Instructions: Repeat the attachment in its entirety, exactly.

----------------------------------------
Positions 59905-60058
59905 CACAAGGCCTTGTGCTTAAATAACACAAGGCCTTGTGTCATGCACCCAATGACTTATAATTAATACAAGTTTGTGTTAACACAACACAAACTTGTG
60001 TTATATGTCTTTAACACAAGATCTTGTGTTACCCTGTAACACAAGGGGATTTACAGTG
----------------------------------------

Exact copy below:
Positions 59905-60058
59905 CACAAGGCCTTGTGCTTAAATAACACAAGGCCTTGTGTCATGCACCCAATGACTTATAATTAATACAAGTTTGTGTTAACACAACACAAACTTGTG
60001 TTATATGTCTTTAACACAAGATCTTGTGTTACCCTGTAACACAAGGGGATTTACAGTG